But it's also a blessing when a congregation or a community chooses to be known as a GLBTQ ally. One of the best ways to do this is to resolve, as a community, to be listed on the Welcoming Churches database sponsored by the Gay Christian Network ( http://www.welcomingchurches.com/beta/pages/home ).

Depending on denomination, there are other groups that hang a "welcome, you're safe here" sign out - the More Light Presbyterians, the Reconciling In Christ (RIC) movement, and many others like them.

So many like me have been out in the storm, seeking safe harbor. It has been such a blessing to find those who are willing to say, "You are welcome here; you are safe here." It means more than you could probably ever know.

And yes, it takes courage. But, as friends in recovery have told me, courage is simply "fear that has said its prayers."

Mike Croghan said...

Thanks, Peterson! I'm just getting started, inshallah. BTW, my church's small group was inspired, shocked, horrified, and ROTFLing over Homo No Mo'. We only watched half so far - hoping to finish it this week or next. (We're a small church. We have one small group. Actually, that's not entirely true - we just started an Artist's Way group. Anyway....) Thanks, again, for putting yourself, your gifts, and your pain out there.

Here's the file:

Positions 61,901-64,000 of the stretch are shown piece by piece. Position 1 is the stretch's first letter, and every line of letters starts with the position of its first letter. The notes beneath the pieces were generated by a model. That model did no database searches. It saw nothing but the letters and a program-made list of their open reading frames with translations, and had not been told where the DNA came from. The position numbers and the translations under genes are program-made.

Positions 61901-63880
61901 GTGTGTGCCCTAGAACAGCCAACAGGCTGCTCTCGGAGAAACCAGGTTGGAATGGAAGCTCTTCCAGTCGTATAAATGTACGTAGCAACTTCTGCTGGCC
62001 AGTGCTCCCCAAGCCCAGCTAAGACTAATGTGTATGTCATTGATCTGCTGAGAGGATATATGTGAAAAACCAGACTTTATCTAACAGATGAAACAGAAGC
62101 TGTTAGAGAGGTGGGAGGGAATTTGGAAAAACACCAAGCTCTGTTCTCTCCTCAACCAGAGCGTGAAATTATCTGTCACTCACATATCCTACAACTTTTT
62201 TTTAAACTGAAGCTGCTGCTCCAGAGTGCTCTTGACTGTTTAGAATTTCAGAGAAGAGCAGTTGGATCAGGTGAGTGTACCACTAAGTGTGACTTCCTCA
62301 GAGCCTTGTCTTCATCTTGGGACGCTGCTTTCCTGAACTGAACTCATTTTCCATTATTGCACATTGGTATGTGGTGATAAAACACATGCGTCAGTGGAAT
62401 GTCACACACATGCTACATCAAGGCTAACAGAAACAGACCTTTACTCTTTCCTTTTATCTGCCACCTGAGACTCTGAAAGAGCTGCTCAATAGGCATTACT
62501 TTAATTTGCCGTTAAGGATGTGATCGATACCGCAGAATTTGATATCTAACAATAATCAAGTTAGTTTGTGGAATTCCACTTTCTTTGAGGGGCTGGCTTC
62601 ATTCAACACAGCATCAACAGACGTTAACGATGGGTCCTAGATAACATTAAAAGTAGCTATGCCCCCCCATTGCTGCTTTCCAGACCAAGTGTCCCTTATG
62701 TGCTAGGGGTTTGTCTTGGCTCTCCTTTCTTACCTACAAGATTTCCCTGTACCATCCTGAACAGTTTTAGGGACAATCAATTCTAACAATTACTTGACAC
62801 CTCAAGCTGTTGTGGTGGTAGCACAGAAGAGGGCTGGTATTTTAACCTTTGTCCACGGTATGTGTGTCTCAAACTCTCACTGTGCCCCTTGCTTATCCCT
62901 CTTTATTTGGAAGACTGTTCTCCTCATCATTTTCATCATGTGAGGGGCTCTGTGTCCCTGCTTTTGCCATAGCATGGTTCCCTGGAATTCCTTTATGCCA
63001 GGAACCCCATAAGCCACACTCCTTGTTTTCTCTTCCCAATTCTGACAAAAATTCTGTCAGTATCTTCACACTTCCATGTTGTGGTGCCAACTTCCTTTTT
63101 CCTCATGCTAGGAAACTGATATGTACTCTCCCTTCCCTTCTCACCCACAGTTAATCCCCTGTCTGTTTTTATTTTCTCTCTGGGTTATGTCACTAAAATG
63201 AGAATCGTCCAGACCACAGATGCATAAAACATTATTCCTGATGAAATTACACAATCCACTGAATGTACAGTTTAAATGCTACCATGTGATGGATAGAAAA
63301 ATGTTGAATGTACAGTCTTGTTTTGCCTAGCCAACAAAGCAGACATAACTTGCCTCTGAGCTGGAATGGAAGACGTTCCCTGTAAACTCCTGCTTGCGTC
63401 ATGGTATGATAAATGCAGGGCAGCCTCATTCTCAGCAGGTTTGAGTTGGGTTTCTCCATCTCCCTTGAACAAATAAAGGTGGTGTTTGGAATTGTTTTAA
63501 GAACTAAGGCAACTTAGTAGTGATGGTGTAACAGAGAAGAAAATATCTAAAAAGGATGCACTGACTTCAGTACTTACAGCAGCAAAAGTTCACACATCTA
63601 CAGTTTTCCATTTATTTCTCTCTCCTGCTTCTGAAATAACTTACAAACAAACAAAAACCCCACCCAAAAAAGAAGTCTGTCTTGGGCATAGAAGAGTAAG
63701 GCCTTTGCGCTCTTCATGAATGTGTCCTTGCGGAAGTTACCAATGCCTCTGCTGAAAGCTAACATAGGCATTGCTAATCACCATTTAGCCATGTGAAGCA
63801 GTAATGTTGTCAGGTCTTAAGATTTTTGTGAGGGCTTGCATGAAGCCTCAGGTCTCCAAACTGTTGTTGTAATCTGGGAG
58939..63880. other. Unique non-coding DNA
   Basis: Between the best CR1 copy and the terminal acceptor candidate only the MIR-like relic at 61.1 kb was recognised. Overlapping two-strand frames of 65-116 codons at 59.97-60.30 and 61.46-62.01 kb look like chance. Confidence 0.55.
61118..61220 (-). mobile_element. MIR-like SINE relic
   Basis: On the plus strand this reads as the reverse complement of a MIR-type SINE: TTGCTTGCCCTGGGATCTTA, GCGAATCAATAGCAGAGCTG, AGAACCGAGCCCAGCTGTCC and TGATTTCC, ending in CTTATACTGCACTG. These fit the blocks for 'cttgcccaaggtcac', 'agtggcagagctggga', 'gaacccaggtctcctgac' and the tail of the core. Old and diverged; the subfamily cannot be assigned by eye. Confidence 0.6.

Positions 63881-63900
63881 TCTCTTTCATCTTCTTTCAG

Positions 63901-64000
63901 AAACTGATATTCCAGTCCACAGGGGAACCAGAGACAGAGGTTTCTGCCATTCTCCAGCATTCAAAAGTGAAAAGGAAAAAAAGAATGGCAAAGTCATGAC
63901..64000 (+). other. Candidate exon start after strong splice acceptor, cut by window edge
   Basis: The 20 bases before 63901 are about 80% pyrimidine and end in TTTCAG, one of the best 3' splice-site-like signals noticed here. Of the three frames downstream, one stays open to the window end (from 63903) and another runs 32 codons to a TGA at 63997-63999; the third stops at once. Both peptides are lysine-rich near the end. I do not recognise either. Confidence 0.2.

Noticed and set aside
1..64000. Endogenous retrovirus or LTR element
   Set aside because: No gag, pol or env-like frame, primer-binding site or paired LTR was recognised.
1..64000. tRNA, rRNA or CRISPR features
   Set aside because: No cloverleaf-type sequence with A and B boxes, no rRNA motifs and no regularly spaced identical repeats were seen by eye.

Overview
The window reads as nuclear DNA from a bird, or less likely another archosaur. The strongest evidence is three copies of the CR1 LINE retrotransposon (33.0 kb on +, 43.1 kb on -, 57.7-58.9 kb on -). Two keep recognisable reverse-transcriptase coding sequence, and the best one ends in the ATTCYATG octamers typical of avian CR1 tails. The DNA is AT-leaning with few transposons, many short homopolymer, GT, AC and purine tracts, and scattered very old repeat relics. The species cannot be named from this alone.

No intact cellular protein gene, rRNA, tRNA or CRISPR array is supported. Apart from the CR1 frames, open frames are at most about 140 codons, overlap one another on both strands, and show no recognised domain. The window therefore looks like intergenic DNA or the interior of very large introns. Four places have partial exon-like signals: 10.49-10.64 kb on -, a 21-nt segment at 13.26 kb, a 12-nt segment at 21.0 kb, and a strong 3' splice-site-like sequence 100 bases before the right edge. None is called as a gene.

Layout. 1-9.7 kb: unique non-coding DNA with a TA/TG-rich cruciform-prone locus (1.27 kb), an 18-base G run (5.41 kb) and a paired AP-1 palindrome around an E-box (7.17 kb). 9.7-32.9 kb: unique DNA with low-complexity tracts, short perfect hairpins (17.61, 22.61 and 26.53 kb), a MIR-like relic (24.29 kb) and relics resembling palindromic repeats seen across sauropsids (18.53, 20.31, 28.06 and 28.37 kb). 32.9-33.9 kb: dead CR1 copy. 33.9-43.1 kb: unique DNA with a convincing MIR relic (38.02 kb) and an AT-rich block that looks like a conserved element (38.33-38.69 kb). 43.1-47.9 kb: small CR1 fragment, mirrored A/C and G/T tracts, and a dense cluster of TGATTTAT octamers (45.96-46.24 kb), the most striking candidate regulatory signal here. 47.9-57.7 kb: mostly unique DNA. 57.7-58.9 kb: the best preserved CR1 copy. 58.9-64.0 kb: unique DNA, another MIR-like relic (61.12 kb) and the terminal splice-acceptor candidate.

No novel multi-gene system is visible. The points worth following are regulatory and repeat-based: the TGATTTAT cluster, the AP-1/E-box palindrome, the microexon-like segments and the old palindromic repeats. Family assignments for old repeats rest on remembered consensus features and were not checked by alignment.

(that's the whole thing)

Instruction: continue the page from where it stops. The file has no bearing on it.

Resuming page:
Mike Croghan said...

Steve, thanks so much for your thoughts. I'm working with the folks in my church now, hopefully toward that kind of community identification. We are consensus-based and flat, organizationally, and very small (30-40 adults plus lotsa kids), and we have queer members (though that's a tricky term because we don't have formal membership - but there are LGBTQ folks who are certainly and fully part of the community). And because of our flat structure (there are no roles - in worship, team leadership, etc. - that are reserved only for certain members), there's no question of "full" membership or exclusion from leadership, etc. But we really haven't *talked* about queer issues much - and as a consensus-based group, talk we must. But we're beginning that now, I think.

Thanks again, Steve!

Unknown said...

Mike, we've not met, but you've just ain't healing to my heart. Thank you.

Unknown said...

That should be sung not ain't. I hate autocorrect.

Mike Croghan said...

Thanks so much, Jane! Without autocorrect, there'd be that much less humor in the world. It's no Peterson Toscano, but still. ;-)